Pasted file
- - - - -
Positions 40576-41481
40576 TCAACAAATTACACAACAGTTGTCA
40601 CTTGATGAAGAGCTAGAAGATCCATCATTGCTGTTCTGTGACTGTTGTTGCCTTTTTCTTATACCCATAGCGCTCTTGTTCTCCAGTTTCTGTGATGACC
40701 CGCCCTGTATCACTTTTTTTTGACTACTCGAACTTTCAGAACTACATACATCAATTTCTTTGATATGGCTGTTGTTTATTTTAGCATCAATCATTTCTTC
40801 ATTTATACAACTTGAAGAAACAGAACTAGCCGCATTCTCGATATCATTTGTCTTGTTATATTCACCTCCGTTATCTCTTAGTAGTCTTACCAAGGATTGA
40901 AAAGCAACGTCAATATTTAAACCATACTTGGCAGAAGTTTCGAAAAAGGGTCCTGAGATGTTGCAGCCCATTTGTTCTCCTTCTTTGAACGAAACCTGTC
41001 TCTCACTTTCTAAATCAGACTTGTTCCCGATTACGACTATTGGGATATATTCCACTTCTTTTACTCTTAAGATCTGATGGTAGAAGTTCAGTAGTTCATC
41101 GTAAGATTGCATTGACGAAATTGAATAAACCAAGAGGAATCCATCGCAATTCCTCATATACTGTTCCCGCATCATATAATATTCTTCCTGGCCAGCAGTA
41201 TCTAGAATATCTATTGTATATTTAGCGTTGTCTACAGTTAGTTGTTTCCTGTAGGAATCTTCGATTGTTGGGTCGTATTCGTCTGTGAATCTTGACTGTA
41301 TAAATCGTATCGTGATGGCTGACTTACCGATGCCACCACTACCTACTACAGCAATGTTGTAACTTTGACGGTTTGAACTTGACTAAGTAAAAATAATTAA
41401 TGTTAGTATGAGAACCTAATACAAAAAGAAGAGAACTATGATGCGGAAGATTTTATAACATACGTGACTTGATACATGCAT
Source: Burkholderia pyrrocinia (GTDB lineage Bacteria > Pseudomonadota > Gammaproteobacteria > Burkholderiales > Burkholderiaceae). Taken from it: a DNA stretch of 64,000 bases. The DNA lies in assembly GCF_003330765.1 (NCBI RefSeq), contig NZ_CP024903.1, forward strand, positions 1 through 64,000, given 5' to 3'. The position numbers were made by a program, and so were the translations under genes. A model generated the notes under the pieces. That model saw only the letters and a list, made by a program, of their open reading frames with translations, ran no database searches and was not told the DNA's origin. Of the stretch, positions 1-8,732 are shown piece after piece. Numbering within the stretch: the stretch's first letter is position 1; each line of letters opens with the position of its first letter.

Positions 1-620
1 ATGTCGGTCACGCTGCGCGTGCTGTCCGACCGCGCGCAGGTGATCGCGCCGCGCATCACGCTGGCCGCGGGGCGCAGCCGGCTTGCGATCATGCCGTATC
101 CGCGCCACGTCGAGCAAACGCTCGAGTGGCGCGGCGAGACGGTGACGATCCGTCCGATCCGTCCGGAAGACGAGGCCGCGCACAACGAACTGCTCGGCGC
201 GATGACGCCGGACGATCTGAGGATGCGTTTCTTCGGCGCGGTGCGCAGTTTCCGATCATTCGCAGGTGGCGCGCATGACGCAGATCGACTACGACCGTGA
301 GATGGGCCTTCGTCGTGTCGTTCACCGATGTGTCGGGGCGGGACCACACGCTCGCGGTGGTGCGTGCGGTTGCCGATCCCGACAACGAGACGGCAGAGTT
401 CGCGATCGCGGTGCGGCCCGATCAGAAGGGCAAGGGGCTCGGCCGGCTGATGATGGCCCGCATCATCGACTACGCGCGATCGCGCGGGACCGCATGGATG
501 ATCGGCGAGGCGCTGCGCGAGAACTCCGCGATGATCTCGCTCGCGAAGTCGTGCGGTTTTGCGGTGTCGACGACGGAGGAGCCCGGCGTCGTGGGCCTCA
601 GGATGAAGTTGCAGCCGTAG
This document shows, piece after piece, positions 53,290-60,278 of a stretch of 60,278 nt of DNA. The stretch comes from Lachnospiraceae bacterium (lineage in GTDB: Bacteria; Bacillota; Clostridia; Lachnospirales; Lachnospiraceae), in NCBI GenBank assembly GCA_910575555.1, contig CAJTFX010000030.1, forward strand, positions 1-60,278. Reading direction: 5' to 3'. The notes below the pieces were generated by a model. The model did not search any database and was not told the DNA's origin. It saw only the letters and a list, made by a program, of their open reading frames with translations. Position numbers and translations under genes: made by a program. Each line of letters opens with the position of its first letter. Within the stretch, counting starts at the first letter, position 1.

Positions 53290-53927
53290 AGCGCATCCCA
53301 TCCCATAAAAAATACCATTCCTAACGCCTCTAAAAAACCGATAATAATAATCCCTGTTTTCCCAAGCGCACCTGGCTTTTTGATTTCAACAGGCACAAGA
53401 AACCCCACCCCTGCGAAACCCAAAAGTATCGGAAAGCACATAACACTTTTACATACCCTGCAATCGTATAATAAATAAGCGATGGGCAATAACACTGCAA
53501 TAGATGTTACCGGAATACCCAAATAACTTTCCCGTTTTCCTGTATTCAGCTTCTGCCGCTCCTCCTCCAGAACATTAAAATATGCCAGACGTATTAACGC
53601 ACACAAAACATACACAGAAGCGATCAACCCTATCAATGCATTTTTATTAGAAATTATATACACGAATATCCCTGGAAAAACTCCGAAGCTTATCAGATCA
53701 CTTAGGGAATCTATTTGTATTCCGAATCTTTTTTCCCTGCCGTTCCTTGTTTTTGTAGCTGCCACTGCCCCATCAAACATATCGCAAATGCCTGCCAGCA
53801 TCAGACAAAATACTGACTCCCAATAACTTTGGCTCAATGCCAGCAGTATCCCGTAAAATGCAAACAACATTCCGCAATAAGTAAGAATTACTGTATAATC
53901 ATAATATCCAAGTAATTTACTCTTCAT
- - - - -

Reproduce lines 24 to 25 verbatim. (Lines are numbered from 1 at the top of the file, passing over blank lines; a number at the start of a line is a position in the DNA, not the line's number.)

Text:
53301 TCCCATAAAAAATACCATTCCTAACGCCTCTAAAAAACCGATAATAATAATCCCTGTTTTCCCAAGCGCACCTGGCTTTTTGATTTCAACAGGCACAAGA
53401 AACCCCACCCCTGCGAAACCCAAAAGTATCGGAAAGCACATAACACTTTTACATACCCTGCAATCGTATAATAAATAAGCGATGGGCAATAACACTGCAA